PQ leader Pauline Marois puts sovereignty in the spotlight
In Marois's independent Quebec, there are no borders, there are plenty of tourists, and Quebec will use and continue to have a say over Canadian currency via a seat on the Bank of Canada. This week, Marois is making bold promises that put a relatively unpopular topic in Quebec, and the rest of Canada back in the spotlight. Are these promises even realistic?
Quebec's economy remains sluggish and public debt is the highest in Canada. The PQ have been forced to restrain spending, even after pushing the date to balanced budgets. This will be the least of Marois's problems - just wait until 25% of Quebec's revenues through Canada's equalization program magically disappear.
Marois, however, argues Quebec's economy is stronger than its ever been and there's no reason why Canada wouldn't want to partner with an independent Quebec. Her vision for Quebec's new relationship with Canada derives from the way the European Union is set up where countries of different cultures and political decisions can all co-exist in partnership economically and diplomatically. However, these promises require two sides to agree and are simply unattainable as mere election promises.
"They accept to share their borders, their money they have the Euro, so that is a model which is very interesting, but in the European Union each country has its independence," she said.
"We are eight million people living here in Quebec and we have an economy which is a rich one," said Marois. "We have a lot of consumers, we have a lot of business organizations in our territory, and I think it's important to have a place at this level but if it is not the case we will see."
The PQ's pro-sovereignty numbers would rank Quebec's Gross Domestic Product within the strength of the European countries at the lower end of the scale. Her independence plan, on her numbers would make Quebec rank 19th among OECD countries, unlike the 8th place ranking we currently enjoy as Canadians. This means an independent Quebec would have even less financial legroom than it does now to fund public programs.
No tolls, no borders, a say in a now foreign nation's currency? All this requires Canada's approval and wouldn't be necessary if Quebec remained a province within Canada's confederation. Quebecers would be dragged to the negotiating table and not only is there no guarantee any of these promises can or will be attained, there is absolutely no reason for Canada to feel obliged to accept them - Quebec used to be a part of Quebec and if Quebec wants these benefits, they should remain a part of Canada. If the Canadian government decides the hypothetical new Canada-Quebec border will have a crossing and security checkpoints, there will be. If the Canadian government decides the hypothetical new Canada-Quebec border should have tolls, maybe Marois won't put them on Quebec's side but nothing is prohibiting Canada's side to have tolls. This isn't to say none of these goals can be achieved, but as mere election promises these ideas are far from realistic.
To go even further, if the Canadian government decides it doesn't want to allow the Quebec nation to use and have a say over Canadian currency, then Marois has no choice but to shop around for a new currency and until Quebec's finances and rampant spending (and debt) come under control, an independent Quebec would be a crippled economy with a broken and overbearing public sector that would be forcefully subjected to privatization and severe austerity. All it took was a tuition hike to send students to the street in 2012, what will happen when all services across the board to be severely cut?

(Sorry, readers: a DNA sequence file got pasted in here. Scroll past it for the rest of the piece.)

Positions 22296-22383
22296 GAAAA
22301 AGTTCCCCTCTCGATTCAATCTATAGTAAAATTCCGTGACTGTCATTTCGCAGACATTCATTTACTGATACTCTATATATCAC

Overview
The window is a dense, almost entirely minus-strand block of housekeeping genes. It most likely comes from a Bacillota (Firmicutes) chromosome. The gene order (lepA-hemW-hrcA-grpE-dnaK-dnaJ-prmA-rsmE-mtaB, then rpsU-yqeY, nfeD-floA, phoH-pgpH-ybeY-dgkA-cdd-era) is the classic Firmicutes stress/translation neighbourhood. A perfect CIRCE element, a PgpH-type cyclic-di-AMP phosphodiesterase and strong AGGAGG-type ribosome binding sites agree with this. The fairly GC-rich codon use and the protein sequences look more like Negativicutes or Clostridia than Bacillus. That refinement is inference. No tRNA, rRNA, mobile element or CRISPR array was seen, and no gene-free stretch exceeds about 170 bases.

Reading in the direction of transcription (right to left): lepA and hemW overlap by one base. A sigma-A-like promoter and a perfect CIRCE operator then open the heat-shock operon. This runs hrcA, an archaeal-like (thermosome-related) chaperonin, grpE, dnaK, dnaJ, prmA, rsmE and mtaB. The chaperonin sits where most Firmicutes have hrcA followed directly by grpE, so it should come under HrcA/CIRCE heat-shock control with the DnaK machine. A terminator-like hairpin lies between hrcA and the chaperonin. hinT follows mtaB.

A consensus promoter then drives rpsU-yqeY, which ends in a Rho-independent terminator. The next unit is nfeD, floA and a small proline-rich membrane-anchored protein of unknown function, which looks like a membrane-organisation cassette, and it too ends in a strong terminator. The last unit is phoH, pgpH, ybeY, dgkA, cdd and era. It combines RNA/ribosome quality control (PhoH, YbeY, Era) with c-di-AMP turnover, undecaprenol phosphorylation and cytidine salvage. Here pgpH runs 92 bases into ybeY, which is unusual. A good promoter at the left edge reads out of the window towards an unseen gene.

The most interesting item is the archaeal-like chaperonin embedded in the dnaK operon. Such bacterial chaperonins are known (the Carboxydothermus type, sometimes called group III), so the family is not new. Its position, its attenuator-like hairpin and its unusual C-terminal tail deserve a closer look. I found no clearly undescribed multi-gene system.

The talk of sovereignty is already a source of instability that drives down foreign business investment in Quebec and companies who don't want to deal with stringent language laws, unreasonably high taxes, and rampant public mismanagement will set up shop elsewhere. A strengthened Bill 14 and a Charter of Values as well, add a level of division and red tape that is agonizing for business potential in Quebec.
Nonetheless, Marois believes she can keep business headquarters in Quebec, by adopting protectionist views on business takeovers.
“We must retain head offices in Quebec, in particular those companies that are jewels of the Quebec economy,” Marois said announcing plans to amend the Securities Act and allow corporations to adopt variable voting rights giving Quebec shareholders and boards of directors more power to block foreign takeovers. “What we’re proposing today will not only help maintain head offices, but also support the development of Quebec businesses.”
Marois also says an independent Quebec would have open doors for tourists but Canada and the world is watching the PQ's identity politics unfold - and they aren't impressed. Nebraska, an American state, was shocked to hear their religious accommodation laws were being used to justify the PQ's charter - and frankly, they don't care much for these laws either. As minorities in Quebec feel as though they are no longer welcome, how can the world watching this unfold possibly think any different?
“We could continue to go see the Rockies in the West … or go to Prince Edward Island and [the rest of Canada] could continue to come visit us. There will be no borders and no tolls,” Marois said.
While the rest of Canada watches in anticipation, Liberal Leader Philippe Couillard notes the folly.
"The PQ always tries to take us to a world of fantasy, an imaginary world, Alice in Wonderland," he said.
"The mechanics of a referendum are already underway. You know it's all planned, it's the lobster trap that monsieur Parizeau talked about a few years ago. It's been designed, opened, hey the bait is here, get in Quebecers, get in the lobster trap and then we'll close the door and you'll have a referendum no matter what," said Couillard.
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